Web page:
Hypertext Webster Gateway: "plant"

From Webster's Revised Unabridged Dictionary (1913) (web1913)

Plant \Plant\, v. t. [imp. & p. p. {Planted}; p. pr. & vb. n.
{Planting}.] [AS. plantian, L. plantare. See {Plant}, n.]
1. To put in the ground and cover, as seed for growth; as, to
plant maize.

2. To set in the ground for growth, as a young tree, or a
vegetable with roots.

Thou shalt not plant thee a grove of any trees.
--Deut. xvi.

3. To furnish, or fit out, with plants; as, to plant a
garden, an orchard, or a forest.

4. To engender; to generate; to set the germ of.

It engenders choler, planteth anger. --Shak.

5. To furnish with a fixed and organized population; to
settle; to establish; as, to plant a colony.

Planting of countries like planting of woods.

6. To introduce and establish the principles or seeds of; as,
to plant Christianity among the heathen.

7. To set firmly; to fix; to set and direct, or point; as, to
plant cannon against a fort; to plant a standard in any
place; to plant one's feet on solid ground; to plant one's
fist in another's face.

8. To set up; to install; to instate.

We will plant some other in the throne. --Shak.

From Webster's Revised Unabridged Dictionary (1913) (web1913)

Plant \Plant\, n. [AS. plante, L. planta.]
1. A vegetable; an organized living being, generally without
feeling and voluntary motion, and having, when complete, a
root, stem, and leaves, though consisting sometimes only
of a single leafy expansion, or a series of cellules, or
even a single cellule.

Note: Plants are divided by their structure and methods of
reproduction into two series, ph[ae]nogamous or
flowering plants, which have true flowers and seeds,
and cryptogamous or flowerless plants, which have no
flowers, and reproduce by minute one-celled spores. In
both series are minute and simple forms and others of
great size and complexity. As to their mode of
nutrition, plants may be considered as self-supporting
and dependent. Self-supporting plants always contain
chlorophyll, and subsist on air and moisture and the
matter dissolved in moisture, and as a general rule
they excrete oxygen, and use the carbonic acid to
combine with water and form the material for their
tissues. Dependent plants comprise all fungi and many
flowering plants of a parasitic or saprophytic nature.
As a rule, they have no chlorophyll, and subsist mainly
or wholly on matter already organized, thus utilizing
carbon compounds already existing, and not excreting
oxygen. But there are plants which are partly dependent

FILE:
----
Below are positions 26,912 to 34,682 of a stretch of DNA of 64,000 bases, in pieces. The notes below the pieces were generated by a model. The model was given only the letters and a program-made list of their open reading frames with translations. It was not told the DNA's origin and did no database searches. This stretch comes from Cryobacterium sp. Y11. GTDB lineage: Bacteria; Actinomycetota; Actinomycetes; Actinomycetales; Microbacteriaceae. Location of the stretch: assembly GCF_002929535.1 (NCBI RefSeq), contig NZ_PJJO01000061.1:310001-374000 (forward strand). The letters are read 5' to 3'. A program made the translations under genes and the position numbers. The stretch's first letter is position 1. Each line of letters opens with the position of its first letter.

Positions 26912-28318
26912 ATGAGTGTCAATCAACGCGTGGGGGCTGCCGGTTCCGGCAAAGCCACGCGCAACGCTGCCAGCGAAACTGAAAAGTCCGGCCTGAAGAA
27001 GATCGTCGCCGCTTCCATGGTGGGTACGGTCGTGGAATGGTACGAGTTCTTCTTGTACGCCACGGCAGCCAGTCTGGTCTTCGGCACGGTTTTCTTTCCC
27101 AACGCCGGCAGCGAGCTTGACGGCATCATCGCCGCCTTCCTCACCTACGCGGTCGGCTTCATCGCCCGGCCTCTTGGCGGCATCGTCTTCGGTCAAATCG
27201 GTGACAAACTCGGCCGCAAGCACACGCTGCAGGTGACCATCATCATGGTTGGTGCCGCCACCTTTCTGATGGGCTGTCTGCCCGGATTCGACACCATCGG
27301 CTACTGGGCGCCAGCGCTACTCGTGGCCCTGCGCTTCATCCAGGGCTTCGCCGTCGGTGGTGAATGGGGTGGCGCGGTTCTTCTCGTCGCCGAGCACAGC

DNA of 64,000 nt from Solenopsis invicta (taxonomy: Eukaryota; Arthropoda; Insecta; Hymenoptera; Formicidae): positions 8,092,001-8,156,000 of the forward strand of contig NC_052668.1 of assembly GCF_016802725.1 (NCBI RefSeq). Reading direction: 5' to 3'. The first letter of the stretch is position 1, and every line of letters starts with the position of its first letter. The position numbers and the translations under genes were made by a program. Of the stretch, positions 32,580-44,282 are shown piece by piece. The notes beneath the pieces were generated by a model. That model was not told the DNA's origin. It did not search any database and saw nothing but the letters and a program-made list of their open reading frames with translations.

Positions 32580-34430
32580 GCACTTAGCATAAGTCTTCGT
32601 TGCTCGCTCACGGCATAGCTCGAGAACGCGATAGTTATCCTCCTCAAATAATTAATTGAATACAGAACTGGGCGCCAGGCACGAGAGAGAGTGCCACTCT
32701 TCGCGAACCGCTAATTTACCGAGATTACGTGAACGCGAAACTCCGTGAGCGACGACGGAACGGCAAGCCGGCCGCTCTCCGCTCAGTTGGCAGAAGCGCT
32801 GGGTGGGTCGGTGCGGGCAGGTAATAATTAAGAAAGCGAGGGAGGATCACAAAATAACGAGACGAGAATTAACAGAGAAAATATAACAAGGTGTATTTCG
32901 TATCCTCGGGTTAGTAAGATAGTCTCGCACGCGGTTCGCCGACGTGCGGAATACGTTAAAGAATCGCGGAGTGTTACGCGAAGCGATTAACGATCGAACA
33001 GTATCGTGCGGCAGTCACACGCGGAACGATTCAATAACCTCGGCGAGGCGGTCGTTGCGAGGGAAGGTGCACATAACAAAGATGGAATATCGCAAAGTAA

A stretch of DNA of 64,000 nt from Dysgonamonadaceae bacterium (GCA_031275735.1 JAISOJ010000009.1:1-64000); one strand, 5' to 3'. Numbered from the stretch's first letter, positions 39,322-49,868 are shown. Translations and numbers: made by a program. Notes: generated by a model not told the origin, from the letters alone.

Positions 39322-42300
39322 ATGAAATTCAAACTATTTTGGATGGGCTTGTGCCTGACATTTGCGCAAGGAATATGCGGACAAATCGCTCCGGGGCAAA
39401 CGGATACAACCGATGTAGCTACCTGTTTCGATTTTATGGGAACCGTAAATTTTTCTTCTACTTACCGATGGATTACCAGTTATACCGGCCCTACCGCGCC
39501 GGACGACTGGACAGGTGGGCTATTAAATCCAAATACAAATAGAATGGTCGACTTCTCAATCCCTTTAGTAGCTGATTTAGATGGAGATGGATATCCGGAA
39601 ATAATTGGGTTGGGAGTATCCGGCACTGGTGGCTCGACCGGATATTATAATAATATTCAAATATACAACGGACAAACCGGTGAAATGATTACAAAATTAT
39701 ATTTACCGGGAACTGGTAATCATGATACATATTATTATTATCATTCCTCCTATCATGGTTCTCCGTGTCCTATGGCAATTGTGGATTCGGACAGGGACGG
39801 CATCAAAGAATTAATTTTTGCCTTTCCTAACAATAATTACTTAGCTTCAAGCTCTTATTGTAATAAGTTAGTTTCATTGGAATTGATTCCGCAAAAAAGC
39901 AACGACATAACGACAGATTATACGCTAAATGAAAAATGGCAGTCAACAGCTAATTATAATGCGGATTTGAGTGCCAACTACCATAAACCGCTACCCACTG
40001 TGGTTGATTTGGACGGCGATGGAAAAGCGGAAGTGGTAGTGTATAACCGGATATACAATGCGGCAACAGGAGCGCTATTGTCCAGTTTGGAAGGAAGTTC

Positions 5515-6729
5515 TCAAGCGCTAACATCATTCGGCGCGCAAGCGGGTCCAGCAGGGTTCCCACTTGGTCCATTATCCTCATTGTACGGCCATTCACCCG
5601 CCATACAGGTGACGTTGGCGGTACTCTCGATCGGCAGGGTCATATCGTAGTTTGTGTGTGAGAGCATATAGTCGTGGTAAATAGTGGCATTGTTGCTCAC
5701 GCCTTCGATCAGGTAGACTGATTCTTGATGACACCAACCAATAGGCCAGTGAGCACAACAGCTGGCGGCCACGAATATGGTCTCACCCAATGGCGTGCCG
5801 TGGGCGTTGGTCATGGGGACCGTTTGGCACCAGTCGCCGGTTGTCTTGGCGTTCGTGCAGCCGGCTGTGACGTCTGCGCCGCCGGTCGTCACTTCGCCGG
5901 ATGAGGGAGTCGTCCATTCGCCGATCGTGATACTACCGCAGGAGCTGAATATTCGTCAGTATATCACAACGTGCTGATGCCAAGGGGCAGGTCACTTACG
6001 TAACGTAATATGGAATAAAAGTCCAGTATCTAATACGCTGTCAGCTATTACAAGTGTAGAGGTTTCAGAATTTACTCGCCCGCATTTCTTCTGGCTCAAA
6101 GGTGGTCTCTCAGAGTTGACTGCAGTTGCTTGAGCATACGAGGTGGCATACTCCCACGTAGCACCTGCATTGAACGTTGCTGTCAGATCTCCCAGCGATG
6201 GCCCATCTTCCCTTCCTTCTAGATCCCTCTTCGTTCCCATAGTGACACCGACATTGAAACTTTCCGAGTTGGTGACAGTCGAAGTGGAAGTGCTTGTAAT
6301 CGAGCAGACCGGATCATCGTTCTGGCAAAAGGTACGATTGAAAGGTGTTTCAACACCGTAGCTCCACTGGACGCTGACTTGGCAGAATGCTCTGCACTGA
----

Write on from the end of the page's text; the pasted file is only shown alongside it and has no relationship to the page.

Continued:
and partly self-supporting. The movements of climbing
plants, of some insectivorous plants, of leaves,
stamens, or pistils in certain plants, and the ciliary
motion of zo["o]spores, etc., may be considered a kind
of voluntary motion.

2. A bush, or young tree; a sapling; hence, a stick or staff.
``A plant of stubborn oak.'' --Dryden.

3. The sole of the foot. [R.] ``Knotty legs and plants of
clay.'' --B. Jonson.

4. (Com.) The whole machinery and apparatus employed in
carrying on a trade or mechanical business; also,
sometimes including real estate, and whatever represents
investment of capital in the means of carrying on a
business, but not including material worked upon or
finished products; as, the plant of a foundry, a mill, or
a railroad.

5. A plan; an artifice; a swindle; a trick. [Slang]

It was n't a bad plant, that of mine, on Fikey.

6. (Zo["o]l.)
(a) An oyster which has been bedded, in distinction from
one of natural growth.
(b) A young oyster suitable for transplanting. [Local,

From Webster's Revised Unabridged Dictionary (1913) (web1913)

Plant \Plant\, v. i.
To perform the act of planting.

I have planted; Apollos watered. --1 Cor. iii.

From WordNet (r) 1.7 (wn)

n 1: buildings for carrying on industrial labor; "they built a
large plant to manufacture automobiles" [syn: {works}, {industrial
2: a living organism lacking the power of locomotion [syn: {flora},
{plant life}]
3: something planted secretly for discovery by another; "the
police used a plant to trick the thieves"; "he claimed
that the evidence against him was a plant"
4: an actor situated in the audience whose acting is rehearsed
but seems spontaneous to the audience
v 1: put or set (seeds or seedlings) into the ground; "Let's
plant flowers in the garden" [syn: {set}]
2: to fix or set securely or deeply: "Kneeling, Cobb planted a
sturdy knee in the small of his back," [syn: {implant}, {engraft},
{embed}, {imbed}]
3: set up or lay the groundwork for; "establish a new
department" [syn: {establish}, {found}, {constitute}, {institute}]
4: place into a river; "plant fish"
5: put firmly in the mind; "Plant a thought in the students'
minds" [syn: {implant}]

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